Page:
As a market researcher currently working for Zelf I have a vested interest in exploring the digital payments landscape emerging in messaging applications. Players big and small are entering the area with different approaches.
While giants like Signal and Telegram had an attempt to create their own digital cash systems, Facebook is testing p2p payments in in Instagram, Messenger, WhatsApp ecosystem.
Facebook. In 2020, we will see Facebook roll out Facebook Pay and Whatsapp Pay in select countries and locations following their debut in US two years before. While it is cool to see a social giant enter the personal finance space, whatever the technology inside it is clear that payments will be limited to Facebook platforms only, while a multi-platform messenger payment solution is still not in sight.
Sure, you can trust big tech companies with your data in terms of financial safety (although databases still get hacked from time to time). But you might be concerned given the Facebook privacy scandals to share all your transactional data – favourite places, purchases, clients, etc. – with all the numerous 3rd parties they sell data to?
Besides, although money is transferred right away in case with Facebook Pay you still have to wait several days for a receipt .
So, as always with tech corporations, there is stability, trust and scale on the one hand and privacy issues along with platform limitations on the other.
WeChat. While Facebook’s payment solutions are integrated into its apps as bonus features, for Chinese tech giant Tencent payments are actually a key part of WeChat messenger.
If you go to China today, you will just not be able to pay for anything without WeChat or AliPay. Chinese have skipped the debit/credit card phase and jumped from cash-only to cashless, mobile payment only society in just 5 years.
A striking difference from sluggish Western financial and banking infrastructure. If you do not have a Chinese phone number and bank account, you’re officially not allowed to use it. Thus, foreigners are limited to cash.
Unlike Facebook Pay where users link their current bank accounts and use their debit cards to top up the account, in WeChat you can hold money directly in the app.
Another difference is Asian love for QR codes – they have taken the continent by storm and have become the main payment method. Unnoticed in the West, they gained popularity among Chinese smartphone users because they are cheap to create, easily spread and only require a phone with a camera.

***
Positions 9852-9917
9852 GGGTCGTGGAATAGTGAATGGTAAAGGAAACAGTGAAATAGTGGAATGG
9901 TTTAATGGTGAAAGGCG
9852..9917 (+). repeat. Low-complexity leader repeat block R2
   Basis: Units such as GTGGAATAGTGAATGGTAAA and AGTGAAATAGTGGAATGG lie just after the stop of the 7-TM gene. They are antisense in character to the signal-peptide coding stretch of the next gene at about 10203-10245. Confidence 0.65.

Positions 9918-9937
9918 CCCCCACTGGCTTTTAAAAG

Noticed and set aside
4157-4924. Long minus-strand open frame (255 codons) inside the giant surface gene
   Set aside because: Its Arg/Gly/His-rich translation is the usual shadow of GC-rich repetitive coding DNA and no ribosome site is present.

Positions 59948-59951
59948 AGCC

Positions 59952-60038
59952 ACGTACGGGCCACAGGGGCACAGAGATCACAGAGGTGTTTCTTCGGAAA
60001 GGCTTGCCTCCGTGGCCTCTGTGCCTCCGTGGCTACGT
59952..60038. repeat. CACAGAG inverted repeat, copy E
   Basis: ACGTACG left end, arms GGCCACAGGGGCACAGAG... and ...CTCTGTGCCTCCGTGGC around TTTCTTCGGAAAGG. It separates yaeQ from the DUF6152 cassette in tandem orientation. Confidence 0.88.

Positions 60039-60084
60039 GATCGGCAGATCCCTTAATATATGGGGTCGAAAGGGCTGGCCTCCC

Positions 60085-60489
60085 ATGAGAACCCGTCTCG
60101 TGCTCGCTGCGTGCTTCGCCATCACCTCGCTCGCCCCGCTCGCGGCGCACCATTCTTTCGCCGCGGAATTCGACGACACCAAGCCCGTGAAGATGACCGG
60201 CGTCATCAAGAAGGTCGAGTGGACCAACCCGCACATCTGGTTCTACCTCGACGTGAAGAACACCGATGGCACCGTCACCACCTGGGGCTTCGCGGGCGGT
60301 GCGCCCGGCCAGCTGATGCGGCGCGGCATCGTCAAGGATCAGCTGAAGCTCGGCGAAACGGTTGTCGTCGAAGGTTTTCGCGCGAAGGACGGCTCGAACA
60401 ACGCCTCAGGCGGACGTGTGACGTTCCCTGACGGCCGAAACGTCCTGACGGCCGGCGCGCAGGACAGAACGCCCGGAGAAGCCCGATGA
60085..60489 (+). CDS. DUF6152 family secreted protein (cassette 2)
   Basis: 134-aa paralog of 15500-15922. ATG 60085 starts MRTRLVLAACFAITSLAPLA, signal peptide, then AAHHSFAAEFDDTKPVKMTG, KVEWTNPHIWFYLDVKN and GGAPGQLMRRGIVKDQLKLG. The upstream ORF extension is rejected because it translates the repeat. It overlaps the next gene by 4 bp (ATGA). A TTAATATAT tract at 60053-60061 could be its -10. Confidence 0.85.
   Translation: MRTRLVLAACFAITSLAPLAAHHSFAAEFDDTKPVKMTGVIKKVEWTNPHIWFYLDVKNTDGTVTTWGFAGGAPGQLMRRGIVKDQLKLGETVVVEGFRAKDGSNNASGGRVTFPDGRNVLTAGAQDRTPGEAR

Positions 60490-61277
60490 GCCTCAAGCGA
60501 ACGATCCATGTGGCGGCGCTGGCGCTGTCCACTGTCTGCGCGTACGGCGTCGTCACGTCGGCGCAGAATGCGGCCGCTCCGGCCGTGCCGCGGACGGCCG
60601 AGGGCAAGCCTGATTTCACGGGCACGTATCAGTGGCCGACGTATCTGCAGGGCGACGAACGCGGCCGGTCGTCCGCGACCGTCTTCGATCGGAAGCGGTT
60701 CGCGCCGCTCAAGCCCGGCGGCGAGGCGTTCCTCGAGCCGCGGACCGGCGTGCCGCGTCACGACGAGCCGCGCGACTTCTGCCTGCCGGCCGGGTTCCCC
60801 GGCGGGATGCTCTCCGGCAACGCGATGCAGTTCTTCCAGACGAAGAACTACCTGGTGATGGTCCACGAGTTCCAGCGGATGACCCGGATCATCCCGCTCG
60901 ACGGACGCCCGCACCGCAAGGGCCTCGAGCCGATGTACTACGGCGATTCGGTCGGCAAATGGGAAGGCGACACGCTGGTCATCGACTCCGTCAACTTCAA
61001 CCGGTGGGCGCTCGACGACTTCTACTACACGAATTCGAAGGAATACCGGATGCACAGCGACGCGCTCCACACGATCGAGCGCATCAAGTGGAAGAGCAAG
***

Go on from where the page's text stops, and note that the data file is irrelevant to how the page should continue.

QR codes may be charmingly simple to use, but are also simple to hack – criminals can easily replace legitimate codes with fake ones, stealing money from your account.
Telegram. Right now, amid Telegram Open Network regulatory controversy, Telegram does not have any money transfers built in and does not process payments from users. Instead, it relies on third-party providers and developers to create payment solutions allowing users to make and accept payments via Telegram Bots.
While not focusing on p2p payments, Telegram aims to connect bot developers in over 190 countries with various payment processors, but Telegram users can not trust 3rd parties as the developers.
Cross-platfrom solutions. As a result of big companies promoting their own platforms, at the moment there are no cross-platform and cross-border solutions for messenger money. In this sense the cryptocurrency is a promising concept but yet to be trustful and widely accepted to be a universal means of payment.
Even Facebook cryptocurrency Libra hasn't taken off despite powerful lobbyists in Zuckerberg's team. For cross-platform messenger banking yet many obstacles remain on the path familiar to other big fintechs: the rules set up by monetary authorities, countries policies and by players of international financial system.
These limitations need to be taken into account to open accounts and issue debit cards right in the messengers.